a type of Spanish musical comedy that was popular during the 18th and early 19th centuries. Originally a song with a refrain, it later became a short scenic intermezzo with music and dances that was performed between the acts of a play.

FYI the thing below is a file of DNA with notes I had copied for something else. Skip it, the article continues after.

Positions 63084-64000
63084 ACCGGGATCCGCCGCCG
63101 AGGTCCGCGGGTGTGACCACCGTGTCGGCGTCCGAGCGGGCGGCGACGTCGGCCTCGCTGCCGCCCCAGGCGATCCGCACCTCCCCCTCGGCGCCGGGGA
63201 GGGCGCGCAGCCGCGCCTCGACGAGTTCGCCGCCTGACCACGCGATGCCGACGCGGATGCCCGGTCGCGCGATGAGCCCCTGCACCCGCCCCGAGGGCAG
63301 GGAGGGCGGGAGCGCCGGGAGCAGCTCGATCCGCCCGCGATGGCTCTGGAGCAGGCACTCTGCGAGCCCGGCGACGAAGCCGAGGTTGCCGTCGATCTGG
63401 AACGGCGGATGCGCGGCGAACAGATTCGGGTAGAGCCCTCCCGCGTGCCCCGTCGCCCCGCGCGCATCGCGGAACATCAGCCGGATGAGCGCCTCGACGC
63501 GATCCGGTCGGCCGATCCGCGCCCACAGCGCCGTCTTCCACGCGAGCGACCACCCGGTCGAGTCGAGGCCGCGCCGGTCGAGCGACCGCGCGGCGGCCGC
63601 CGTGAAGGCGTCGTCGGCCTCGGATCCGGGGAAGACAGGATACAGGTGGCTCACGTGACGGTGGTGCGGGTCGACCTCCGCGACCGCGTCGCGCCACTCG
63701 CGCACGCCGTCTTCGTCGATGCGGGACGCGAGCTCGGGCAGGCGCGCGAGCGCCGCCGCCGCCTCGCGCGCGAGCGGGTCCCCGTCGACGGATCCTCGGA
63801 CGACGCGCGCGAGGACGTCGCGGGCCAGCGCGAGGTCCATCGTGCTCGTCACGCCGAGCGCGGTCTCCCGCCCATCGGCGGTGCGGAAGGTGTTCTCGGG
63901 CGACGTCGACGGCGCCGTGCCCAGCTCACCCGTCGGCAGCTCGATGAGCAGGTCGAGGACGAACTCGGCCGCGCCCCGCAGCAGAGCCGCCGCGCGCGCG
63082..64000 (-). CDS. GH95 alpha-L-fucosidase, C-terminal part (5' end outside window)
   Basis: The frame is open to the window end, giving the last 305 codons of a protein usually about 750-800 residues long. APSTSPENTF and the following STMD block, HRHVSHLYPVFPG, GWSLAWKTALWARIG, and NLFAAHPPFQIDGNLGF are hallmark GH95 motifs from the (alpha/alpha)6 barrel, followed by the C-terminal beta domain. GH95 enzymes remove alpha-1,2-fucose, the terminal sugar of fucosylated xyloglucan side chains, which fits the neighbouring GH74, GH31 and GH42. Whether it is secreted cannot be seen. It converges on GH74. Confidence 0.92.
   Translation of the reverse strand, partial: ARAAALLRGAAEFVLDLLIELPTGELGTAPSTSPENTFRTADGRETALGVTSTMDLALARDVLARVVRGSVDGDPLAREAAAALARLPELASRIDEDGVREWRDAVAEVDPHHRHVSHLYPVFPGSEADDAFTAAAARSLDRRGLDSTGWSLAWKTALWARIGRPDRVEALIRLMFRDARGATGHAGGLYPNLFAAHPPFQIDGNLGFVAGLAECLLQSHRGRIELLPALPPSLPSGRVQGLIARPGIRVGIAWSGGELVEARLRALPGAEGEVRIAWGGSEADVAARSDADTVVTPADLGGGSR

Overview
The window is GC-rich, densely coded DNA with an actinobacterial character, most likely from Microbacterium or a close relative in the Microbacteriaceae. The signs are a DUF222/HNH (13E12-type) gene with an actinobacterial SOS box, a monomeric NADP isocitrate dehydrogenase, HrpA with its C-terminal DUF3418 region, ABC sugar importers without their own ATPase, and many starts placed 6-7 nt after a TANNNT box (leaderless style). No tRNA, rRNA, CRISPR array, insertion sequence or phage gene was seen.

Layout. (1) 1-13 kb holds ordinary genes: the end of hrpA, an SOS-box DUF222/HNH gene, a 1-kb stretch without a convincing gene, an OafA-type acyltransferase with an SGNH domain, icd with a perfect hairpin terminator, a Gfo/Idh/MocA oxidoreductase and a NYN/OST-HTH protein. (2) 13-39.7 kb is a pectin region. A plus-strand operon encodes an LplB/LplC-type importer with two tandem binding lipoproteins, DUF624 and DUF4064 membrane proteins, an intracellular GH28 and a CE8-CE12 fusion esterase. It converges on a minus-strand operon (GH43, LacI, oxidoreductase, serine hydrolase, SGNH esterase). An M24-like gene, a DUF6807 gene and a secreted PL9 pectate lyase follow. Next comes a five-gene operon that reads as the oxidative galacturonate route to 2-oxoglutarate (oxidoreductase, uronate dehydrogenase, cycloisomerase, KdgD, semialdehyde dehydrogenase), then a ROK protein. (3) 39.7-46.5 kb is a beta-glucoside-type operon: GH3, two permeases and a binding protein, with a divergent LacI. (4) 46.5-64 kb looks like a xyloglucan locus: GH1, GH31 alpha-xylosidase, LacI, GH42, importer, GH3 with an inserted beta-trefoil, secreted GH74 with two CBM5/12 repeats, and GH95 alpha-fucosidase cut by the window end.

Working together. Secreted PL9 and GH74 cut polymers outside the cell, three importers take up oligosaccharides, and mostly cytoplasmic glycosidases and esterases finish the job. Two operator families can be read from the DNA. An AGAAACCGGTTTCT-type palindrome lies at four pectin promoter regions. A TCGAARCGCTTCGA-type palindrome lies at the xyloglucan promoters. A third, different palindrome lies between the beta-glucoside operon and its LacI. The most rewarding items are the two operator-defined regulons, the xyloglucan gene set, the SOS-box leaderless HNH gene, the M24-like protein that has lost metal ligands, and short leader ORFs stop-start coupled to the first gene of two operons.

Around 1750, the tonadilla became an independent stage production that was often a vehicle for topical satire. Between 1770 and 1800, the tonadilla was very popular. Tonadillas were written by L. Misón, A. Guerrero, J. Palomino, B. de Laserna, V. Galbán, P. Esteve, and P. de Moral. Around 1850 the tonadilla declined in importance as the zarzuela became prevalent. The last writer of tonadillas is considered to be the singer, guitarist, and composer M. Garcia. A song from García’s tonadilla The Imaginary Servant (1804) was used by G. Bizet in his opera Carmen. E. Granados wrote songs for voice and piano entitled Collection of Tonadillas Written in the Old Style.